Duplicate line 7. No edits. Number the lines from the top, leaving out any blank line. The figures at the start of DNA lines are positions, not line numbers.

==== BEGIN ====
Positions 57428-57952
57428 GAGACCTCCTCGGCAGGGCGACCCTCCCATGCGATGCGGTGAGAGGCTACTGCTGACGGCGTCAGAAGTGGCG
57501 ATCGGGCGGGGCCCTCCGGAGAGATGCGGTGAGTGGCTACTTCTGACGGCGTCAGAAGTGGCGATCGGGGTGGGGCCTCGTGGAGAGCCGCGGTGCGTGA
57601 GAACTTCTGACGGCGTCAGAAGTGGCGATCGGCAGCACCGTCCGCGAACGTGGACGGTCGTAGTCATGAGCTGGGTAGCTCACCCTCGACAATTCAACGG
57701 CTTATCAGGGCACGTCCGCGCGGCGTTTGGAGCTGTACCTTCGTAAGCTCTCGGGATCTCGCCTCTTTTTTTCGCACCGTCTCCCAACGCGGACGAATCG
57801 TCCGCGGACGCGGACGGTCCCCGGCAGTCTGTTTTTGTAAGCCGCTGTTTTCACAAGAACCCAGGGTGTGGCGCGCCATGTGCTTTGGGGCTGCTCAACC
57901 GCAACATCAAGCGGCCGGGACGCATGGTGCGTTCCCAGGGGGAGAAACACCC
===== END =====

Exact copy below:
57901 GCAACATCAAGCGGCCGGGACGCATGGTGCGTTCCCAGGGGGAGAAACACCC